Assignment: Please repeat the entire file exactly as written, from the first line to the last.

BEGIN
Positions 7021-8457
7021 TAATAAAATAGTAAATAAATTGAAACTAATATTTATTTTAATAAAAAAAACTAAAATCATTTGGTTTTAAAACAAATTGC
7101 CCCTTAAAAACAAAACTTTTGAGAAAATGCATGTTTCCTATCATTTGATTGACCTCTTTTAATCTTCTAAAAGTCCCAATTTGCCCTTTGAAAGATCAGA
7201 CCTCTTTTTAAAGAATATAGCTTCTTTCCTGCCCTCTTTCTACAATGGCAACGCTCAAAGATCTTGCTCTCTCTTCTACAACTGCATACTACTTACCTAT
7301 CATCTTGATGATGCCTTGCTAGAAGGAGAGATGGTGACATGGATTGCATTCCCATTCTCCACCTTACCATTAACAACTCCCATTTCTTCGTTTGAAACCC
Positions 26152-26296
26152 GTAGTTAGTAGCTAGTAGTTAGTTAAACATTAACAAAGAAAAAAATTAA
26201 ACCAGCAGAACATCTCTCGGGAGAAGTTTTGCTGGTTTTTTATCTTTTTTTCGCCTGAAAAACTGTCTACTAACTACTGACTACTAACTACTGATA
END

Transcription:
Positions 7021-8457
7021 TAATAAAATAGTAAATAAATTGAAACTAATATTTATTTTAATAAAAAAAACTAAAATCATTTGGTTTTAAAACAAATTGC
7101 CCCTTAAAAACAAAACTTTTGAGAAAATGCATGTTTCCTATCATTTGATTGACCTCTTTTAATCTTCTAAAAGTCCCAATTTGCCCTTTGAAAGATCAGA
7201 CCTCTTTTTAAAGAATATAGCTTCTTTCCTGCCCTCTTTCTACAATGGCAACGCTCAAAGATCTTGCTCTCTCTTCTACAACTGCATACTACTTACCTAT
7301 CATCTTGATGATGCCTTGCTAGAAGGAGAGATGGTGACATGGATTGCATTCCCATTCTCCACCTTACCATTAACAACTCCCATTTCTTCGTTTGAAACCC
Positions 26152-26296
26152 GTAGTTAGTAGCTAGTAGTTAGTTAAACATTAACAAAGAAAAAAATTAA
26201 ACCAGCAGAACATCTCTCGGGAGAAGTTTTGCTGGTTTTTTATCTTTTTTTCGCCTGAAAAACTGTCTACTAACTACTGACTACTAACTACTGATA